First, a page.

A little known fact about Kenway Consulting is the genesis of our name. When I lived in London, England between 1992 and 1993, my street address was 75 Kenway Road. It was a very short, non-descript street in the South Kensington / Earl’s Court section of London. One of the added benefits of 75 Kenway Road was that the local pub was called The King’s Head. With my namesake on a pub sign down the street from an available flat, I thought I was destined to live there. And so I did.
In 2004, when Kenway Consulting was being created, but before a name for the company had been selected, a choice had to be made. I did not want the company to be named after me or to even have my name incorporated. While I wanted some level of personal touch, I also felt it was critical to keep the name generic so that others would want to come hang their shingle with me. I looked back to my time on Kenway Road and the pints raised at the King’s Head Pub, and thought, “Kenway Consulting it is.” And so it was.
But this article is neither about Kenway’s history, nor is it about my personal history. Rather, it’s about failing, and more importantly, failing fast. Shortly after my time in London, I thought I would write a novel, a pseudo-auto-biographical memoir-type novel that I titled Stirring Cappuccino. I thought it was a brilliant double entendre. Sure, you could conjure up the image of someone stirring their cappuccino. But perhaps I had a STIRRING cappuccino, an event unlike any other trip to a coffee house, where something amazing happened. As I type this, I still think it’s a great name. And maybe someday, someone reading this will complete my novel for me. Better yet, maybe someday, someone reading this will start my novel for me. You see, within about two days of starting my literary magnum opus, I realized that my story was a big nothing. The title, to this day, sounds great. But the execution? Not so much.
Thankfully, I didn’t spend too much time on it. I failed fast. And I am grateful that I saw that failure was inevitable, and so I cut bait. But in business, how often do you see organizations stick with a bad idea or an idea that will likely not fulfill its initial objectives for too long, just because they started down the path?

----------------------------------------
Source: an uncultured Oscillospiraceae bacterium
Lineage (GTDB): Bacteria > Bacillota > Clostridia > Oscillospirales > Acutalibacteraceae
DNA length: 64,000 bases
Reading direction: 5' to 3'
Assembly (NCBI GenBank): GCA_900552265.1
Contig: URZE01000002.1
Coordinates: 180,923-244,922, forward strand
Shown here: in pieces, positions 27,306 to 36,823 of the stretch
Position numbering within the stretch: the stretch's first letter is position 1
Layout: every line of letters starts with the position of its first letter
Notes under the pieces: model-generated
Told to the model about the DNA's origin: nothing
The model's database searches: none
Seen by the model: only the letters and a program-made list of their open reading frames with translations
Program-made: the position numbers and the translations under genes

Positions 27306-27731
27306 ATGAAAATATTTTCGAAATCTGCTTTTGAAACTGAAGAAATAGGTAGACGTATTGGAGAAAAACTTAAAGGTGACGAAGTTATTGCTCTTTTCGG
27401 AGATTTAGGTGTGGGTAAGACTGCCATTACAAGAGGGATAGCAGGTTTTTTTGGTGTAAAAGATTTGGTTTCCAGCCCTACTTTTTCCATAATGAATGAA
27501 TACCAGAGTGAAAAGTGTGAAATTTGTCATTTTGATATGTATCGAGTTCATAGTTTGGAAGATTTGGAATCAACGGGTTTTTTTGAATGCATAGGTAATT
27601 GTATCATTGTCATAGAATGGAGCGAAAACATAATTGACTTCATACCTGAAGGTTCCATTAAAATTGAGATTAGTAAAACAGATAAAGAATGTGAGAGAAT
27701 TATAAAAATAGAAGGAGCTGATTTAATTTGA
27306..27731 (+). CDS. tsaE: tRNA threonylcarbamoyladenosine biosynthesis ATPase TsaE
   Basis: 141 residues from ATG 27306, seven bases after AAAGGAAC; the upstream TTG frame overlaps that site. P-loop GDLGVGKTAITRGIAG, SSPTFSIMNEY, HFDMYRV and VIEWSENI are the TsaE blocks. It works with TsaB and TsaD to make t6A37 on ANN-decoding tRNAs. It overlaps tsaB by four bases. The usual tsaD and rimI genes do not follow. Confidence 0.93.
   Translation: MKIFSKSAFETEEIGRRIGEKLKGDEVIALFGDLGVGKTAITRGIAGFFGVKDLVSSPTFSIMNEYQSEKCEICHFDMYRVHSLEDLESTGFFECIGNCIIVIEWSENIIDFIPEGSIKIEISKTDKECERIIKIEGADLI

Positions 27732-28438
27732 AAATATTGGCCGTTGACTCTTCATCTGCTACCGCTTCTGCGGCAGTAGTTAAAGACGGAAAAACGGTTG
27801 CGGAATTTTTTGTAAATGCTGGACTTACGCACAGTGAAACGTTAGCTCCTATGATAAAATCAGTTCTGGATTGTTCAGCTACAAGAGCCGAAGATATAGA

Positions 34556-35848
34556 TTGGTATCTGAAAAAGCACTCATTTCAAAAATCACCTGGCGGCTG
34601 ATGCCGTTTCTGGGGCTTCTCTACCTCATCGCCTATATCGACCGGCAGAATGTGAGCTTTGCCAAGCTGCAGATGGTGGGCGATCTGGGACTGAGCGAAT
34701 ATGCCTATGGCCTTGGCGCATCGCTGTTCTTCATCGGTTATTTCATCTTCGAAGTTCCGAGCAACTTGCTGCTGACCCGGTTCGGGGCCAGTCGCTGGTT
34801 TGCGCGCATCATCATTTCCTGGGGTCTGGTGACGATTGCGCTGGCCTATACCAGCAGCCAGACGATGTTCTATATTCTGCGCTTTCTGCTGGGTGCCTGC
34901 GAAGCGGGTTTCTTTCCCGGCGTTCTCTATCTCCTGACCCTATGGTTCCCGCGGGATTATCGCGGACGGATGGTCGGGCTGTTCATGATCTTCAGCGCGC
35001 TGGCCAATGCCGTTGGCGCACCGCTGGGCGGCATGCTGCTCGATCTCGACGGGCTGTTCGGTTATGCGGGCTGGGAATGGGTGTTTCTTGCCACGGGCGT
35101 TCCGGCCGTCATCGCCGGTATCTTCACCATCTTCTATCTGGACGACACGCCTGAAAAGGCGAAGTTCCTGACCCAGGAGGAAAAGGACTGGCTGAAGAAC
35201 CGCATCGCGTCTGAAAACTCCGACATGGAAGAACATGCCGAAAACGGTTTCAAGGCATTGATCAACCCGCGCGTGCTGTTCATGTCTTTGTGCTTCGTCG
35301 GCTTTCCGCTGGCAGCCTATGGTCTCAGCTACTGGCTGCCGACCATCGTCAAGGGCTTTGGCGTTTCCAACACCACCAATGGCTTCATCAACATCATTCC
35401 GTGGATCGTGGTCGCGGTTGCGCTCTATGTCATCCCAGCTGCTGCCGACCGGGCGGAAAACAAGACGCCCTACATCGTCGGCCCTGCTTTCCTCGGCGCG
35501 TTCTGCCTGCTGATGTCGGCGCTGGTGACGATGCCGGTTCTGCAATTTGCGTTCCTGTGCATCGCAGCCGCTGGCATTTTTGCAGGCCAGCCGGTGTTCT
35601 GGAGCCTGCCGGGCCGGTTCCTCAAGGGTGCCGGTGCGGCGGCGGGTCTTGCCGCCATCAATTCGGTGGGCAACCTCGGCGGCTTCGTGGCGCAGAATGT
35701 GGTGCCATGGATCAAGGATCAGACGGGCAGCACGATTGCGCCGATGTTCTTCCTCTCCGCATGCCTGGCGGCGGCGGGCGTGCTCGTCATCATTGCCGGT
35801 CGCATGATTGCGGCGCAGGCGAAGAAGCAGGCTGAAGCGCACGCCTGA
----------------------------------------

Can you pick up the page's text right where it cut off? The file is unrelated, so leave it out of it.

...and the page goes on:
As many organizations know, not everything is a quick hit project. Some things take a long time to mature and for their value to come to fruition. In Kenway’s newsletters and blogs over the years, you have seen numerous articles with numerous suggestions on how to ensure that these sizable projects embark on a successful path and stay on it. What has remained largely uncovered, to date, is the art of recognizing failure and knowing when to make the hard decision to shut it down and move on to the next thing.
By its simplest description, shutting down a project ought to be considered as analogous to starting one. The same Return on Investment (ROI) discussion that is part of the decision to start a project is equally as valuable when considering shutting one down. What is the value of continuing? What is the cost? Is there a newly revealed alternative that is more cost-effective than continuing down the path we’ve started? Have we learned about new costs that weren’t previously understood, and do those offset the ROI we once believed existed? Are there new products, new solutions, etc. that outperform the prior choice we made? If so, can we implement them in a more cost-effective way than finishing our in-flight implementation?
Sometimes, fear overcomes us. A decision to end something before it comes to completion can be seen as failure, and many people fear the perceptions that might result. By my definition, failing fast when that is the right thing to do is actually a success. Continuing with a failing initiative for fear of failure can be a much more significant failure than a fast one.
Next time you are mulling over your project that’s coming off the rails and stressing about how to get it back on track, give some consideration to the option of failing fast, perhaps over a cup of coffee, or a good book, Stirring Cappuccino perhaps.